Multiplication Center

Big Data and the Church: What Are You Solving For?

March 9, 2018

By Eric Swanson and Matt Engel

“If you aim at nothing you will hit it every time.”
Zig Ziglar


Big data does not help a church that has no compelling vision, unreached goals or vexing problem they are trying to solve.

As you begin your journey into big data, predictive analytics and precision messaging its important to define:

  • The goals you want to reach
  • The problems you want to solve
  • The vision you want to accomplish

We’ve found that those churches who are waiting for big data to do something for them are still waiting. The small print says that journeying into big data will actually create more work…but it’s a good work for you. And if you follow the process of a scientist who practices validated learning the rewards of growth and health more than compensate for the required effort. The more specific you can define the problem or challenge the better your experiments will be. Take a look at the chart below which is a general summary of what all churches are trying to do. Maybe jot down what you are currently doing in each of these categories. e.g. What are you doing to attract young families, grow millennials, etc?


  • Attract is simply making people aware that your church exists
  • Get is about getting people in the door for the first time—whether for a weekend service or a special event
  • Keep is about our ability to keep people coming back. Keeping is about closing the back door. One multisite church we work with recently noted that they have as many people leave the church each year as they have join their church. Ouch! Another church discovered they had a 40% turnover rate of their small group leaders.
  • Grow is about engaging people in your growth model whatever that might be. For many churches the critical growth decision is to be part of a small group.
  • Multiply is about people emotionally invested in the mission of the church. They are inviting people, sharing their faith, leading others, helping to pay the bills and are being an advocate for the church. We usually call these congregants “engaged.”

So what is it you are trying to accomplish? Are you trying to attract more people, get more people, keep more people, grow more people or multiply more people? And what kind of people? Children, millennials, young families? What hypothesis is behind your goal? Don Wilson at Christ Church of the Valley in Arizona targets “the 40-year old male” believing, with good evidence, that if the husband/father is in church the family will follow. Others like Dewey Finn (Jack Black) and our friends from Orange believe “children are the future.” Others might make the case for growing millennials. What do you say?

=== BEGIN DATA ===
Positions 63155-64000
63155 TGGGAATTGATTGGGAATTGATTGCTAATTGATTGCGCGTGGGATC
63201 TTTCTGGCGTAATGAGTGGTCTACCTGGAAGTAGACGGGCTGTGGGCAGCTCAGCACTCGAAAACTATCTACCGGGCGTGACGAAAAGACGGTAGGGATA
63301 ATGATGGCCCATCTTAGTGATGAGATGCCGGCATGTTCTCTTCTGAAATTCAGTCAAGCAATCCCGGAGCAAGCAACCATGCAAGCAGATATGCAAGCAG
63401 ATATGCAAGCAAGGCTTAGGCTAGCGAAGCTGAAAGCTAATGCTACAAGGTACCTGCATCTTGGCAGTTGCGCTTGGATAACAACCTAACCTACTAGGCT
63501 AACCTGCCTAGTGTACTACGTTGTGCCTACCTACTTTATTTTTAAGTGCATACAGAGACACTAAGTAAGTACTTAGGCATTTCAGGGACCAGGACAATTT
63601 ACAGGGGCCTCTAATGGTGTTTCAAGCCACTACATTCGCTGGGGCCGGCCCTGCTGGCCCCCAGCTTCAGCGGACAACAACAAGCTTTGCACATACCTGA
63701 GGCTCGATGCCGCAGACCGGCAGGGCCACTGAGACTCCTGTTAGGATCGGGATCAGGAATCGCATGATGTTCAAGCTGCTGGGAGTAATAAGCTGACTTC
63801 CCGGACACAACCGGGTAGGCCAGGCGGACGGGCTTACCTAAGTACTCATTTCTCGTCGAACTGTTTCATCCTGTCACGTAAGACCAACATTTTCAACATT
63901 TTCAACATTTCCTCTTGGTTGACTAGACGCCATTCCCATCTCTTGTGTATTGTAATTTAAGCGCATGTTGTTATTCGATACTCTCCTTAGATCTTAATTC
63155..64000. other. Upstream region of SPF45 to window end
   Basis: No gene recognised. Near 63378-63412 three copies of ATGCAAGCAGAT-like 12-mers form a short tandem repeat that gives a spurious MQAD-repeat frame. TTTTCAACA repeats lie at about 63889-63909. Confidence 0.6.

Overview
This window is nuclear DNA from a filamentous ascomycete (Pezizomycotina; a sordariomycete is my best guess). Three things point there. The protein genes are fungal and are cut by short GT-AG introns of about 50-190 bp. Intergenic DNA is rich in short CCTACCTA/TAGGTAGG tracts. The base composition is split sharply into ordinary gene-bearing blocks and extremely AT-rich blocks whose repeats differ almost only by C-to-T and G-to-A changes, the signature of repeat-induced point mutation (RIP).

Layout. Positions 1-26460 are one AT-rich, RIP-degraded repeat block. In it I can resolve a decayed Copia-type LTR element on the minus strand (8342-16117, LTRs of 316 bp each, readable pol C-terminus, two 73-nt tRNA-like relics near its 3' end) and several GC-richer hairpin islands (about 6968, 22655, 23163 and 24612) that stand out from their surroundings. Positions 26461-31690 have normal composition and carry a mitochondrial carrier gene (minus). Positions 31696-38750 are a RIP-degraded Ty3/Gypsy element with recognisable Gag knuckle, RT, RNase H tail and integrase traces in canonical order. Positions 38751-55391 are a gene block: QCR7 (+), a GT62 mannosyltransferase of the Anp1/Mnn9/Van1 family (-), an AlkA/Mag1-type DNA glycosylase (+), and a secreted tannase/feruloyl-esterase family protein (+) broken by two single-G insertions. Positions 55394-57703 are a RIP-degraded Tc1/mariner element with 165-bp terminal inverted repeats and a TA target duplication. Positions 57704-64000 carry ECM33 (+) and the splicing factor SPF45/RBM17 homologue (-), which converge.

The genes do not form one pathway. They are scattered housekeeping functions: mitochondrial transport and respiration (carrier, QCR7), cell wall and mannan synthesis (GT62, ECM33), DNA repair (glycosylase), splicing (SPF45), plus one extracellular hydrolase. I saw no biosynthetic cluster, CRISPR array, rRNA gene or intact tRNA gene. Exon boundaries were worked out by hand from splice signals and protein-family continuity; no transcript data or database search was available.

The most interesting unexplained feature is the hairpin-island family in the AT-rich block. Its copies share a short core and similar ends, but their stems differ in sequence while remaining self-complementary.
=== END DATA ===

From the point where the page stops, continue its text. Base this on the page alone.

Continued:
How We Can Help

Our new Accelerator experiences are built around helping churches leverage data, analytics, and precision messaging to accomplish their goals. We help you get clarity on what you’re solving for, and provide you with the resources, tools, and connections to get the work done. Accelerators present a next-level approach to learning, planning, and implementation that challenges church leaders to see, think, and do in more effective ways. Accelerators equip teams through:

  • Leveraging targeted data, analytics, and insights
  • Peer learning experiences, team collaboration, face-to-face mentoring from trusted church and corporate leaders, and online coaching
  • Evaluating multiple models across various industries
  • Rapid prototyping and experimenting
  • Entrepreneurial “future-casting”
  • Implementing several build, measure, learn cycles in “sprints”

To learn more about Accelerators, visit

[1] Validated learning is a unit of progress process and describes learnings generated by trying out an initial idea and then measuring it against potential customers to validate the effect. Each test of an idea is a single iteration in a larger process of many iterations whereby something is learnt and then applied to succeeding tests. The term coined in the lean startup scene, but it can be applied universally

[2] “If a child is the first person in a household to become a Christian, there is a 3.5 percent probability everyone else in the household will follow? If the mother is the first to become a Christian, there is a 17 percent probability everyone else in the household will follow. But if the father is first, there is a 93 percent probability everyone else in the household will follow.” (

[3] “I believe…that the children are the future. Now listen, you can teach them well, but buddy, you have got to let them lead the way. And let the children’s laughter…just remind us of how we used to be. That’s what I decided long ago.”

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